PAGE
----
Haaland, Granholm, and Other Women Make History in Presidential Cabinet

Maggie Dewane

March 22, 2021

Kamala Harris. Janet Yellen. Deb Haaland. Gina Raimondo. Marcia Fudge. Jennifer Granholm. 

They’re making history as members of the largest group of women ever to serve on a presidential Cabinet. Haaland and Yellen are the first women in their positions, and Haaland is also the first Native American Cabinet secretary.

President Biden has appointed five additional women to Cabinet-level positions, including Cecilia Rouse as chair of the Council of Economic Advisors and Isabel Guzman as Small Business Administrator. Four of these five are Black, Asian American, or Latina. In total, women comprise nearly half of Biden’s Cabinet.

Women have been fighting for equality in this country for over a century — from the Seneca Falls Convention in 1848, to the Women’s Strike of 1970, to the Women’s March in 2017. For women who are Black American, Asian American, or Native American, the fight has been even harder. 

Today, the women of President Biden’s Cabinet stand on the shoulders of these moments and the trailblazing women who have come before, including Patricia Roberts Harris, the first Black woman to hold a position as Cabinet secretary (1977); Elaine Chao, the first Asian American woman to earn the distinction (2001); and Hilda Solis, the first Latina Cabinet secretary (2009). 

The women of Biden’s Cabinet wield enormous influence on how best to connect good governance with today’s social movements. Americans deserve a responsive government, one that works to enfranchise those who have been shut out of our democracy, particularly people and communities in the crosshairs of climate change and toxic pollution, those who are routinely denied economic opportunity, and those whose workplaces are unsafe or unhealthy.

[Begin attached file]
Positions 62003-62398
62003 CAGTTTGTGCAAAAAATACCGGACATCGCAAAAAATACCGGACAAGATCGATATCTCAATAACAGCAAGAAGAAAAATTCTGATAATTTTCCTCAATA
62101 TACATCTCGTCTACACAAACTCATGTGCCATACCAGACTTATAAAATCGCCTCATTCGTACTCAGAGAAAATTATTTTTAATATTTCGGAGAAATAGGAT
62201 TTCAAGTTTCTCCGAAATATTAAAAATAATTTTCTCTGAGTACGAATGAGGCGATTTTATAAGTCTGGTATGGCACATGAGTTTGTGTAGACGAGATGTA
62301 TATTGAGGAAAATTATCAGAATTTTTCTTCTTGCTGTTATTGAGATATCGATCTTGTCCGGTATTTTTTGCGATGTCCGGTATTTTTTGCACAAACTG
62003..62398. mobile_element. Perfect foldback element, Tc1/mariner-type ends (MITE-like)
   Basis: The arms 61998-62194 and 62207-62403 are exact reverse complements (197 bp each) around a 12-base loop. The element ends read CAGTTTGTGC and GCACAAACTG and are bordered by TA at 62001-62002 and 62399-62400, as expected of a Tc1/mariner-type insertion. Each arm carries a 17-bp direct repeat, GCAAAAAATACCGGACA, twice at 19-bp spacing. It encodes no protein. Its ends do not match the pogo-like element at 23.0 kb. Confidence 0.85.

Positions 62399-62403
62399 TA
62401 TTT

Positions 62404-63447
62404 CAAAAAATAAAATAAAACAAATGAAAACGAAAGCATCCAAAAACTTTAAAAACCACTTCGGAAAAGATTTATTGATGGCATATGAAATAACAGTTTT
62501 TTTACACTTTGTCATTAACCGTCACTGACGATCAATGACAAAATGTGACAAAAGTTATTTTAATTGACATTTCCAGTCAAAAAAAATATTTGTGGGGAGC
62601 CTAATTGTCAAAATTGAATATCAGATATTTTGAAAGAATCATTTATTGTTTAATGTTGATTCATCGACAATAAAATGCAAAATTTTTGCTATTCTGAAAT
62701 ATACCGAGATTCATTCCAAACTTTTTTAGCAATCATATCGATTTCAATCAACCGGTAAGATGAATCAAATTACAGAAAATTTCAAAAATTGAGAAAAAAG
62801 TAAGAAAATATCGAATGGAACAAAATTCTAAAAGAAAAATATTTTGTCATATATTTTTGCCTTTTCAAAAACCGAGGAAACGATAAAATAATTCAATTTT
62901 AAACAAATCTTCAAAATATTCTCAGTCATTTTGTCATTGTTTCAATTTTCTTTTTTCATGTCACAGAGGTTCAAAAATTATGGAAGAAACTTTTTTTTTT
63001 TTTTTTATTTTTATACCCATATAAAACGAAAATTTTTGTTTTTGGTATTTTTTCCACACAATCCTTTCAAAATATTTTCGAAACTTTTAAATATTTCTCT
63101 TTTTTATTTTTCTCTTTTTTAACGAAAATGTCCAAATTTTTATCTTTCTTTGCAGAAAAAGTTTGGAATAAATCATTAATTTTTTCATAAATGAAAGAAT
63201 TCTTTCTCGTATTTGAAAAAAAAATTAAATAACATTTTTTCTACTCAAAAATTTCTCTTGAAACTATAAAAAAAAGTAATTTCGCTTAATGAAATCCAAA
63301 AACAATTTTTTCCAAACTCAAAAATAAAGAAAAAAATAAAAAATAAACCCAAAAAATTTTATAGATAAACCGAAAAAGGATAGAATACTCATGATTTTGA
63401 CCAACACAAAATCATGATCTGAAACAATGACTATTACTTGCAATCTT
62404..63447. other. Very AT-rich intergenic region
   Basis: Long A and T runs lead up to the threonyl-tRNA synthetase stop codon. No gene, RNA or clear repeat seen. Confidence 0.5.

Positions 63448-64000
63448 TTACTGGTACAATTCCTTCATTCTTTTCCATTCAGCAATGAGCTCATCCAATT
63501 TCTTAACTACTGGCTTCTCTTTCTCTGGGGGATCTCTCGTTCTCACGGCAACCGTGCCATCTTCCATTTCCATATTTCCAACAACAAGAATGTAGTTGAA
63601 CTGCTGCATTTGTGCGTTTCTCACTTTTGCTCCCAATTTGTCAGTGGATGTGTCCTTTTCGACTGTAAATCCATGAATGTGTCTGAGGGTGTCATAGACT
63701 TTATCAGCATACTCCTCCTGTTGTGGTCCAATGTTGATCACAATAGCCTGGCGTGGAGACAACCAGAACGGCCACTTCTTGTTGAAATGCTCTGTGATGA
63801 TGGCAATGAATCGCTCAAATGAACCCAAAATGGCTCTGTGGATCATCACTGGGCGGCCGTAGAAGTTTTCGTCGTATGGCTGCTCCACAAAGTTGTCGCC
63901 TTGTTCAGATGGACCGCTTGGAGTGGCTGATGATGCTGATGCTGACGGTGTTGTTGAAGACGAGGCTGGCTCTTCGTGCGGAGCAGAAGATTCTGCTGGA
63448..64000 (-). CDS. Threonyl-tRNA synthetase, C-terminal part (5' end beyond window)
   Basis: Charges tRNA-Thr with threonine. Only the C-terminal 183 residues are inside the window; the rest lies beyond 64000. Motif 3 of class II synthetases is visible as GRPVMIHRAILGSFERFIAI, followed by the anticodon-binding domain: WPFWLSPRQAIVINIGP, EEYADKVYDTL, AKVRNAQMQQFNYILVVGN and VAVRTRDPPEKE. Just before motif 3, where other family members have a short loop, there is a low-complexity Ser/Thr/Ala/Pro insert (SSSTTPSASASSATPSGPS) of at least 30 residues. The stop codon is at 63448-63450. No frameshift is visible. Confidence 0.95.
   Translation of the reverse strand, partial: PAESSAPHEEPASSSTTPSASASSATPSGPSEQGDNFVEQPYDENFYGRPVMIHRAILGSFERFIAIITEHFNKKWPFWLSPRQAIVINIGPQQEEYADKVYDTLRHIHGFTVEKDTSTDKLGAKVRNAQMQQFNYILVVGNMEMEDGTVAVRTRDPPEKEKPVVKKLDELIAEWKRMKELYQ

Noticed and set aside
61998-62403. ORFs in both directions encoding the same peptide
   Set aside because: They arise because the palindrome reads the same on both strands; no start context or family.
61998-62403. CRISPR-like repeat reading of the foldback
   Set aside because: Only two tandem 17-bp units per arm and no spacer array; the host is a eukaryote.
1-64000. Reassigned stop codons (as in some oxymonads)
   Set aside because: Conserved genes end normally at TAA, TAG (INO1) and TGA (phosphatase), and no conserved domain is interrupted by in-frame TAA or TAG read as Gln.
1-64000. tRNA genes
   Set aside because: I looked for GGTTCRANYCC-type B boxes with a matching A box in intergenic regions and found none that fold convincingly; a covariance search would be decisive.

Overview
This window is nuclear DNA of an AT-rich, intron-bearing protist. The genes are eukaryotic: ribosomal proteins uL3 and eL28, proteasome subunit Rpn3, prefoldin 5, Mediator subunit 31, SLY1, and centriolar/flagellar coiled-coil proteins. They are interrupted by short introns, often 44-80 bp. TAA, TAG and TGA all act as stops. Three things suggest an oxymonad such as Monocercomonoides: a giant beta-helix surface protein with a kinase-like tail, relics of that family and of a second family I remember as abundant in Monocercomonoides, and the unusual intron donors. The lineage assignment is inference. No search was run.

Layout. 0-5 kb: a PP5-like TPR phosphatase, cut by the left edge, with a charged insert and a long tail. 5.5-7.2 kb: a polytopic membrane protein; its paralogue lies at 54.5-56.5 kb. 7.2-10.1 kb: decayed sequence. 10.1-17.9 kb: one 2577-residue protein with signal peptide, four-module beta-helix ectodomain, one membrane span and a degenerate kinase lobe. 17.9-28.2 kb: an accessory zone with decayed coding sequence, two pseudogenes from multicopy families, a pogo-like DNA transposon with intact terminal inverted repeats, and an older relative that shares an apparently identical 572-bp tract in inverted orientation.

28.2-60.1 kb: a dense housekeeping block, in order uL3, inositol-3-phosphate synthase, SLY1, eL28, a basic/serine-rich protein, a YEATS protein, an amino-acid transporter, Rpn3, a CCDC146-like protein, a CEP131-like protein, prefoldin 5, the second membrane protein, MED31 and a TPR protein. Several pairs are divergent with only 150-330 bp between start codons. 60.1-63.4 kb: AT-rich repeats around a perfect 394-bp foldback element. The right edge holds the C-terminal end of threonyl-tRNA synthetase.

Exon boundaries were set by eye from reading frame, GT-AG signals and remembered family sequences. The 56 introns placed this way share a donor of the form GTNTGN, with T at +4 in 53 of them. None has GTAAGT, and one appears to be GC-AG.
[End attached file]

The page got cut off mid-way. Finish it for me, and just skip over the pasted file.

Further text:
In that vein, the Center for Progressive Reform’s Policy for A Just America initiative envisions a government that works for all people and our planet. To create a sustainable future, America needs an energy revolution that is clean, equitable, and just. To achieve that vision, Energy Secretary Granholm must make energy justice a focus of her energy policy agenda. 

Fortunately, CPR Member Scholar on leave Shalanda Baker has also been tapped by the Biden administration to serve in the Department of Energy. As deputy director for energy justice and the secretary’s advisor on equity, she has the opportunity to work with Granholm to develop an energy efficiency program for low-income communities, incentivize clean energy job training programs in disenfranchised communities, and prioritize a plethora of projects and research that are behind schedule.

Following the example of Hazel O’Leary — the first woman and first Black person to become Secretary of Energy — Granholm should push the department in the direction of innovation, investing in energy efficiency and renewable energy research, both of which were pillars of O’Leary’s tenure in the Clinton administration.

Granholm will work closely with Interior Secretary Haaland, whose agency oversees the country’s energy projects on public lands. Haaland has inherited an agency that the Trump administration systematically tried to dismantle and made as industry-friendly as possible — shrinking national monuments, gutting endangered species protections, throwing open the doors to fossil fuel extraction, and more.

Though Haaland faces significant challenges, she can begin to reverse harmful policies and ensure our public lands are conserved and used in ways that benefit us all. She should prioritize restoring Obama-era protections repealed by Trump and restore curbs and limitations on harmful pollutants that threaten public and environmental health. Public protections, including safe drinking water for all and worker health amid climate change, are integral to building a just America. 

The women of President Biden’s Cabinet bring a depth of expertise and reflect the diversity of lived experiences in our country. They are poised to define an era of governance that restores public trust, reworks democratic processes, and knocks down barriers to justice and equity while creating policies that work for everyone.

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